The two letters were sent to EPA in response to the agency’s January 14 proposed “conditional registration” of the new insecticide. Sulfoxaflor is characterized by its long environmental persistence (over a year in some conditions) and by its high potential for surface and ground water contamination. The groups cited Sulfoxaflor’s toxicity to honey bees and to saltwater invertebrates, as well as concerns with respect to birds and other organisms.
“Sulfoxaflor is highly toxic to honey bees according to EPA’s ecological assessment, and there are still unanswered toxicological data gaps regarding honey bees …… Given the global phenomenon of bee decline and the recent precautions taken in the European Union regarding bee health with the suspension of certain neonicotinoid pesticides known to elicit adverse reactions in bees, it is irresponsible that the [EPA] would allow yet another chemical with a high potential to be hazardous to bee health into the environment,” said the second letter, signed by the groups Beyond Pesticides, American Beekeeping Federation, American Bird Conservancy, Boulder Innovative Technologies and the California Minnesota Honey Farms.
4. Review by New DOI Secretary Urged for Revised Rule Weakening Eagle Protections for Wind Industry
In a letter to the U.S. Department of Interior, American Bird Conservancy (ABC) called on the agency to suspend further consideration of a revised rule that would weaken protections provided to eagles pursuant to the Bald and Golden Eagle Protection Act, by allowing private companies to apply for an unprecedented 30-year permit to kill these iconic species. ABC instead called for the rule to be shelved until Sally Jewell, President Obama’s nominee for Secretary of Interior, has had time to fully review the proposal and evaluate its potential long-term impacts on eagle populations.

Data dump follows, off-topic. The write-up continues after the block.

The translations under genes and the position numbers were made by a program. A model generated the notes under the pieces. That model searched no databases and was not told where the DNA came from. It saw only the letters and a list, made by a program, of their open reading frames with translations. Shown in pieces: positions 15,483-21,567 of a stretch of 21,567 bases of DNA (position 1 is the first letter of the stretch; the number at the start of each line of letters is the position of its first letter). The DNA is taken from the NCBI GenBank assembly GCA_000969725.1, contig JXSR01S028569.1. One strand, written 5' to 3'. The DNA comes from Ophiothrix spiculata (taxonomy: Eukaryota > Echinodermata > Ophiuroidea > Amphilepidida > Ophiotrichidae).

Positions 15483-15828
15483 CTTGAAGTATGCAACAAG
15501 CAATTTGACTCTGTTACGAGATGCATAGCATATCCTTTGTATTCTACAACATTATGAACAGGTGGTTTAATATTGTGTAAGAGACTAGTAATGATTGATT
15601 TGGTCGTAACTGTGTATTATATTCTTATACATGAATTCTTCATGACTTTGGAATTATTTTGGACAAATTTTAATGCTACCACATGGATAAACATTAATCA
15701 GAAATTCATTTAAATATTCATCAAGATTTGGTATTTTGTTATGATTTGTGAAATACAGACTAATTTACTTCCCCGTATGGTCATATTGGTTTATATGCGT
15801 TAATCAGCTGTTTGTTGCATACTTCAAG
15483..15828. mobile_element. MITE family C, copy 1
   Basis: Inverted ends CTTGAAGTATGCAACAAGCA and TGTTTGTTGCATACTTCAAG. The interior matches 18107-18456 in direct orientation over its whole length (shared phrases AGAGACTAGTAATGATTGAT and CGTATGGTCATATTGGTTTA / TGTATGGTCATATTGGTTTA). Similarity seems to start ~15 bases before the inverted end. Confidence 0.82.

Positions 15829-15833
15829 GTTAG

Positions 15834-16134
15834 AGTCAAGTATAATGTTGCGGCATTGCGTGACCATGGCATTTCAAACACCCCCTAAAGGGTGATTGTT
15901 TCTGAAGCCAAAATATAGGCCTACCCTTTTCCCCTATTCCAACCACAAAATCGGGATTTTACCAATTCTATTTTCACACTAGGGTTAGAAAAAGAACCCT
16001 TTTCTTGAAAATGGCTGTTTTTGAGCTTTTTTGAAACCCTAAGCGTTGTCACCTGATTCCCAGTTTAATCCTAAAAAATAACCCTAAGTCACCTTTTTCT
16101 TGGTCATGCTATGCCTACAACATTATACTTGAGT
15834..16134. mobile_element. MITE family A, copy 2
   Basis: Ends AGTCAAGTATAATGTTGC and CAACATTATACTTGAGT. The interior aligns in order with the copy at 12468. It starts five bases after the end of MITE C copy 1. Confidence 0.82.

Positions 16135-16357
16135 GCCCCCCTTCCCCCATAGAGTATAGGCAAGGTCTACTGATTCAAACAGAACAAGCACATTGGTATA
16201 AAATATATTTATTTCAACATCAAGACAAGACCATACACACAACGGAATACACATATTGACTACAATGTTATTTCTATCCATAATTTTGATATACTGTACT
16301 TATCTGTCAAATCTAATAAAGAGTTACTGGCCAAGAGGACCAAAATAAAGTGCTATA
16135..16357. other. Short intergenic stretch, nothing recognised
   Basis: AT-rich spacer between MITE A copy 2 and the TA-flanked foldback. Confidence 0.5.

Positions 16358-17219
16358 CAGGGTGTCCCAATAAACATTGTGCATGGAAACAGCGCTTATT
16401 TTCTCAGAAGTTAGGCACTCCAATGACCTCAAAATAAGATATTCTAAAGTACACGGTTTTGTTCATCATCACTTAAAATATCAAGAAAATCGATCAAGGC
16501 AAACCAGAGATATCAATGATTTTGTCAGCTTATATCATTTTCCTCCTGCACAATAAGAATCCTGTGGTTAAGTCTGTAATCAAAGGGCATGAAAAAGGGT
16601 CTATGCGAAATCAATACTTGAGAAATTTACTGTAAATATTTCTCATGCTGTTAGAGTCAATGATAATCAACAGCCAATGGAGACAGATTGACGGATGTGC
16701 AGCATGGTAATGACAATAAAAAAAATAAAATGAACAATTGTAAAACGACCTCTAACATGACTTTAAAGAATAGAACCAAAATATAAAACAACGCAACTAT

“The public places a high value on both Bald and Golden Eagles, two species that have inspired awe, pride, and patriotism in America’s citizens for generations. The Bald Eagle is America’s national symbol and was only removed from the endangered species list in 2007. Thus, this important and highly controversial decision should not be made without the full participation and careful consideration of the new Secretary of the Interior,” said Darin Schroeder, ABC’s Vice President of Conservation Advocacy.
The new, far weaker, version of the eagle protection rule was drafted after requests from the wind energy industry, and represents a curious reversal of a FWS decision in 2009. At that time the USFWS wrote, “…the rule limits permit tenure to five years or less because factors may change over a longer period of time such that a take authorized much earlier would later be incompatible with the preservation of the Bald Eagle or the Golden Eagle.”
5. Millerbird Translocation Success & Additional Bird Conservation Videos
Check out American Bird Conservancy’s YouTube channel that includes amazing footage of spectacular birds, news reports, and presentations by staff experts. The latest news report is about the successful translocation of the endangered Millerbird to a second Hawaiian Island.
Millerbird Translocation Success: http://youtu.be/8wE5gWikzS0
To be removed from the list, send any message to:
Senior Policy Advisor
American Bird Conservancy &
Director, Bird Conservation Alliance
202-234-7181 ext. 216